Georgia Magazine - July 2019 - 22
from his father at their family's home in the evenings."
Liao's "capitalist" status prevented her from going to college,
but she studied in secret, hoping the government would one day
loosen its restrictions on postsecondary education.
She married a fellow artist, Sou Luo, when she was 21 and
gave birth to a daughter, Ling.
"China had a one-child policy, and Sou wanted a son," she
says. "Daughters were not valued, and Sou never gave Ling the
attention and love she deserved."
Even as she juggled work and motherhood, Liao longed to
go to college. In 1983 she was allowed to enroll in the Hunan
Province Art and Craft College and eventually earned a degree in
graphic design and photography.
She became a pattern designer for a towel factory, launched
her own fashion design company and taught art classes. Liao
divorced Sou in 1991 and moved to Shenzhen, where she thrived,
rising to the prestigious position of the city's director of painting
for the BoaAn Art Center.
of the Tiny
began in 1960.
PATH TO AMERICA AND FREEDOM
After years of planning her escape from China, Liao was
granted permanent U.S. residency in 1999 as an "Alien of Extraordinary Abilities." She helped her daughter secure a visa to come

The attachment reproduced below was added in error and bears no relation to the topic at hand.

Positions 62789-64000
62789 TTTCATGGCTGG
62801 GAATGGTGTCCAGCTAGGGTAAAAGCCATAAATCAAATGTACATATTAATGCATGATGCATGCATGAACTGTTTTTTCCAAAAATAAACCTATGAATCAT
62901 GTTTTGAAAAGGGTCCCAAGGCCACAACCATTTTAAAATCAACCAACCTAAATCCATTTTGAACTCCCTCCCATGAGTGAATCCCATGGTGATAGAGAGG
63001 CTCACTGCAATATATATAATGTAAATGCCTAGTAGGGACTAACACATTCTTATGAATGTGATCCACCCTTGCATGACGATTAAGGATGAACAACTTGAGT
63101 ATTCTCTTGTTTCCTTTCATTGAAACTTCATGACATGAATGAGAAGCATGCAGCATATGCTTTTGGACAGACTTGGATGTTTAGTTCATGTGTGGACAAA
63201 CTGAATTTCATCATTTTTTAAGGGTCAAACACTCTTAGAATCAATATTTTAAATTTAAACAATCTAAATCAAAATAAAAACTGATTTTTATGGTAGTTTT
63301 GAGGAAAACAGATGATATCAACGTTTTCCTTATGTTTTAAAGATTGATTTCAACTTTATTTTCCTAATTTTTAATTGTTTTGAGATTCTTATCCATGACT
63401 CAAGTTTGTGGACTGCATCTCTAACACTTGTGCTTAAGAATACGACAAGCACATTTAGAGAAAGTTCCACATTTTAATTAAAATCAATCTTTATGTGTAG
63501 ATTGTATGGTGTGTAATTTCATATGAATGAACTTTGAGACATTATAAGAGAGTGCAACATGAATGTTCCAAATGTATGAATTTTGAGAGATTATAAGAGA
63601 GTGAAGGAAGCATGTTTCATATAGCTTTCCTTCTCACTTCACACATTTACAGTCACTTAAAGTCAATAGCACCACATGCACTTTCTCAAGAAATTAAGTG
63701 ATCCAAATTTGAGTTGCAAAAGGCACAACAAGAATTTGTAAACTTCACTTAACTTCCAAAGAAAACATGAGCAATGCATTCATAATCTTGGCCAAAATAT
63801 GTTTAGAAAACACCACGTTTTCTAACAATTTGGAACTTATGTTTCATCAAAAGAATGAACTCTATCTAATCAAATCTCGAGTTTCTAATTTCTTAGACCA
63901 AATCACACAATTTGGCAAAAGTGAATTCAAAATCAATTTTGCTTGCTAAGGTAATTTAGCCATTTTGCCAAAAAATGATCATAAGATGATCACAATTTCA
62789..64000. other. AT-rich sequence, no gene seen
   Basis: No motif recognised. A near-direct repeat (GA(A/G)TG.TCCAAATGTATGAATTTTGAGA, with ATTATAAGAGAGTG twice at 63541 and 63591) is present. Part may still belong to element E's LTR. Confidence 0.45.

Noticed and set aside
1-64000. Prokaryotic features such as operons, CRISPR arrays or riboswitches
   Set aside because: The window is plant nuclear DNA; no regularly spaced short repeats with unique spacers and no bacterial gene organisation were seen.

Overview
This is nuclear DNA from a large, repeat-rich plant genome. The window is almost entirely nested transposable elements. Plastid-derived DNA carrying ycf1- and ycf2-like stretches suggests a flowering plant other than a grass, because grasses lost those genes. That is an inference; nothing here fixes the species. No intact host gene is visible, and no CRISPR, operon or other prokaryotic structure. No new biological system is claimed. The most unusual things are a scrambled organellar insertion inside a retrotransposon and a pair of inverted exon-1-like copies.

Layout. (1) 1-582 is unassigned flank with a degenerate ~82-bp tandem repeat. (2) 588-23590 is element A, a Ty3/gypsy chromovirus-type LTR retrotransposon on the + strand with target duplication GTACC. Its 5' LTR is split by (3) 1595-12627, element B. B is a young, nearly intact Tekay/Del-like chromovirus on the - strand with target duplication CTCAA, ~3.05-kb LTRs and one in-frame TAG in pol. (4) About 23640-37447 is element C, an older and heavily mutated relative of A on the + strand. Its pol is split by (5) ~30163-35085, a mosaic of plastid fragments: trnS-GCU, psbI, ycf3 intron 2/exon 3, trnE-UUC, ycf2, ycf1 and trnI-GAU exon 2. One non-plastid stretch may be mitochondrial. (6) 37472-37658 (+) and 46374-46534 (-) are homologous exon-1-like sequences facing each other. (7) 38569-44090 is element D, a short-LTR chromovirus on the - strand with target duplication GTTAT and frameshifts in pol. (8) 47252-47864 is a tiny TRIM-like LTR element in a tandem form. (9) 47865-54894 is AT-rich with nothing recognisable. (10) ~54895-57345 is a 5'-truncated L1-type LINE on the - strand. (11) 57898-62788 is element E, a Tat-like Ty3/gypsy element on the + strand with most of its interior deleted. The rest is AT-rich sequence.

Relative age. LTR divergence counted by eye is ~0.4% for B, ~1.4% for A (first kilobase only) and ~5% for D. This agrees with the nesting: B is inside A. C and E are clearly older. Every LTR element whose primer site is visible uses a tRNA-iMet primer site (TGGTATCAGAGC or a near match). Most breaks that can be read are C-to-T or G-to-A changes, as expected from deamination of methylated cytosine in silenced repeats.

to America and study at Purdue University in West Lafayette,
Ind., and they settled there. So as not to burn through her savings, Liao found work washing dishes in the university's cafeteria.
"I had worked so hard," she says. "I didn't think about all the
obstacles ahead of me and ignored the fact that I would have to
learn a new language and start all over in my 40s. I was so happy
to finally be in America."
Supporters helped her learn English and find better jobs
and opportunities. Within nine years, Liao earned two master's
degrees in art and became an art professor at Paducah School of
Art and Design in Paducah, Ken.
In 2011, she built the BiLan Liao Gallery in Paducah, where
she exhibited her works depicting the stories of her family and
their tragedies and triumphs.
She's also written a book about her difficult journey to
"The artwork and stories in 'Diary of the Dragon's Daughter' follow my family's journey in China and offer an honest look
at the political, social and cultural issues of China," she says.
"Painting and writing about the painful chapters of my life was
Today, Liao lives in Norcross with her husband, Ken Scroggs.
She spends time with her two grandsons and concentrates more
than ever on her art, public speaking tours, events and the
development of a documentary and a feature film. Liao and
Scroggs open their home gallery for private viewings a few times
"I hope my story spreads a message of hope; that's what I
want," she says. "I want others to understand the strength of the
human spirit. That strength lives inside each of us. Even in the
midst of the most difficult times, never give up your dreams.
Amber Lanier Nagle is a freelance writer living in Adairsville.
To learn more
about BiLan Liao
or to inquire about
tours of her home
gallery or speaking
In this painting,
Liao is depicted
Georgia Magazine - July 2019
Table of Contents for the Digital Edition of Georgia Magazine - July 2019
Georgia Magazine - July 2019 - Intro
Georgia Magazine - July 2019 - Cover1
Georgia Magazine - July 2019 - Cover2
Georgia Magazine - July 2019 - Contents
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